The Book of Mu - Foreword

Essential Writings on Zen’s Most Important Koan


352 pages, 6 x 9 inches


ISBN 9780861716432

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Foreword: The Great Koan, Your Dog
by John Tarrant

A koan brings about a change of heart—its value is to transform the mind.

The problem we are trying to solve with a koan is this:

The mind we work with every day evolved to flee saber tooth tigers, hunt mammoths, not kill each other too often, share food, gossip, make babies and develop theories of the universe. To manage all this, the mind makes hypotheses, wondering, “Is that a stick on the path or is it a snake?” or “Is that boy or girl hot?” or “Do I have egg on my face?“ or “What will the cancer biopsy numbers be when they come in?”

So we wander along, having thoughts, believing them, acting on them, dealing with the results we get.We scheme and plot, fear and want, trying to wrestle our states of mind into a comfortable shape. People think, “I want not to be crazy when I see my mother,” or “I don’t want to feel jealous, or afraid,” and it’s hard work and painful to be always two inches to the left of where we want to be. Adjusting our states of mind is a gymnastic workout that never ends. Our minds are still in beta and we live at some distance from our actual lives.

Koans take account of the confusion and cross-purposes that are a feature of the mind.They lead us to rest in our uncertainty, including what’s happening now and what we want to flee.

Koans offer the possibility that you could free the mind in one jump, without passing through stages or any pretense at logical steps. In the territory that koans open up, we live down a level, before explanations occur, beneath the ground that fear is based on, before the wanting and the scrambling around for advantage, before there is a handle on the problem, before we were alienated from the world.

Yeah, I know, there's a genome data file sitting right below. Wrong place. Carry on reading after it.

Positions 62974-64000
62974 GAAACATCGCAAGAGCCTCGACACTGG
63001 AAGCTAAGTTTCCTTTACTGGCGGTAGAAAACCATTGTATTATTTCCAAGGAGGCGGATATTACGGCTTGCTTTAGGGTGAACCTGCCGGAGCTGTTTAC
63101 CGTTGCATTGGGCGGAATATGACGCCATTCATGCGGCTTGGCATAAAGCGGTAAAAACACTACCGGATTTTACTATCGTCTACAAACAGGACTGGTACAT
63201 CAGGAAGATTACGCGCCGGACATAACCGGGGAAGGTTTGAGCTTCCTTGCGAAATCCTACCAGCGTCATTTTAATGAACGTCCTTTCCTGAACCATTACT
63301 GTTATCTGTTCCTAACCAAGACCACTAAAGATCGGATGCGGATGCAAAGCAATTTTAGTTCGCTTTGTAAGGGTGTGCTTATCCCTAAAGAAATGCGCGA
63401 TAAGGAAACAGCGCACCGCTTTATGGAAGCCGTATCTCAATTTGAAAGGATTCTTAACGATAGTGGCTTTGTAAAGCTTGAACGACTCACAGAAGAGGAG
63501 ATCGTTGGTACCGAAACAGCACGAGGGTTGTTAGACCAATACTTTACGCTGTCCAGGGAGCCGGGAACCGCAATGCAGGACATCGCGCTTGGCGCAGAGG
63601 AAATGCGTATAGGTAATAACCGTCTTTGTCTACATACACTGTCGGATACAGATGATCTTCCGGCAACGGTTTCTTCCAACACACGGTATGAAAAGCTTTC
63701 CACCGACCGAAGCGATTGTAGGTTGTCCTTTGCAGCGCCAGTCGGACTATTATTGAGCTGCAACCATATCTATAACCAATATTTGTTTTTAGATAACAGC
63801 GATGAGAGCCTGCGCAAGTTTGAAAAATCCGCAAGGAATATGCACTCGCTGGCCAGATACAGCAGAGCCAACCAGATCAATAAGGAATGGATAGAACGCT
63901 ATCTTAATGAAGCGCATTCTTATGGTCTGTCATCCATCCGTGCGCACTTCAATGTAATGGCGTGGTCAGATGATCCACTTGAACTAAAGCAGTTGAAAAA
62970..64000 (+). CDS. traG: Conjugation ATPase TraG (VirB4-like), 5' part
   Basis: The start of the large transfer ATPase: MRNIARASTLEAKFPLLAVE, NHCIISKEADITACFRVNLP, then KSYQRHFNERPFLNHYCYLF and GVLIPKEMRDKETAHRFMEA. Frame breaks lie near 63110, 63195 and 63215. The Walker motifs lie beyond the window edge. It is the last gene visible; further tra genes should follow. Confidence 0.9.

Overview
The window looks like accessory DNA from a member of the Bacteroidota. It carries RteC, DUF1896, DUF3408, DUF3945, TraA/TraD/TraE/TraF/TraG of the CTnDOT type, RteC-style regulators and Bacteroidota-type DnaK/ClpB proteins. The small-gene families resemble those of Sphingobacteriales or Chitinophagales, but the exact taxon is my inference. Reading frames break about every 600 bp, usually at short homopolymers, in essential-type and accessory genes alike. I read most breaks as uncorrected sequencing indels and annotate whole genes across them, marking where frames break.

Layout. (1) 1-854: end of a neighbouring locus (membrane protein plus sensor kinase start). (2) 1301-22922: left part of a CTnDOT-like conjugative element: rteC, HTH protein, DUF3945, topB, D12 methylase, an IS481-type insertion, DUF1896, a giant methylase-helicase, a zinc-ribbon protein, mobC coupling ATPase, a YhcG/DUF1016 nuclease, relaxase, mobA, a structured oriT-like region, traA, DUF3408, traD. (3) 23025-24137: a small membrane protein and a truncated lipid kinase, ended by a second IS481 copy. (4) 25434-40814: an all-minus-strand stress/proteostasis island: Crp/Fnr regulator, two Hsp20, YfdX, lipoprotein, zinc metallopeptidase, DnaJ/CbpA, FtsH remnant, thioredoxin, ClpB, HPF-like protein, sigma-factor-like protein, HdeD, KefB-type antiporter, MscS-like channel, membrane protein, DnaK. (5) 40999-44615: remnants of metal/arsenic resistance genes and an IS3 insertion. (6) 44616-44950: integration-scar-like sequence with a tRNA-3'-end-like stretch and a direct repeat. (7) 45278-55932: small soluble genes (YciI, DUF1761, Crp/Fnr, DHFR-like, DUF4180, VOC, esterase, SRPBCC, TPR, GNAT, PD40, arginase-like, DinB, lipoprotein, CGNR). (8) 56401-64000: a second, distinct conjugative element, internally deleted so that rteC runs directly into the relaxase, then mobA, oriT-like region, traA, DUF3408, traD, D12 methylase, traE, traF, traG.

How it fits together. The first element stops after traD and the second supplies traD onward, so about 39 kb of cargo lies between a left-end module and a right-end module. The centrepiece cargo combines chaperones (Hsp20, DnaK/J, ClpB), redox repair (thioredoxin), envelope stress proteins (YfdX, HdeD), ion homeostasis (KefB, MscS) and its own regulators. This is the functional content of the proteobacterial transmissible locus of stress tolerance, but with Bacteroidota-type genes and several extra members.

A koan doesn’t hide or even manage fear or despair or rage or anything that appears in your mind. Instead, with a koan you might stop finding fault with what your mind presents, stop assuming you already know what your thoughts and feelings are about and how they need to be handled. At some stage my thoughts stopped being compelling and I found a joy in what was advancing toward me. Everyone thinks you need a patch of earth to stand on or you will fall down. Your patch of earth might be someone’s approval or a certain amount of money. When the koan opens, you don’t need somewhere to stand, or a handle on your experience.

The kindness of a koan consists mainly in taking away what you are sure of about yourself. This isn’t a sinister trick, and though I found it disorienting it was more relieving than painful. Taking away is the first gift of a koan.

Among the thousands of koans in the curriculum, the koan Mu (as it’s known in Japanese), or Wu (Chinese), or No (English) has been used for about 1200 years. It is popular as a first koan, the koan that stands for all koans, the exemplar and representative, confusing, irritating, mysterious, beautiful, and freeing, a gateway into the isness of life, where things are exactly what they are and have not yet become problems. It begins by looking at the question of whether we are alienated or whether we participate fully in life. It comes from a long dialogue with an ancient, twinkly, Chinese grandmaster called Zhaozhou. Here is the full version from The Book of Serenity, as translated by Joan Sutherland and me: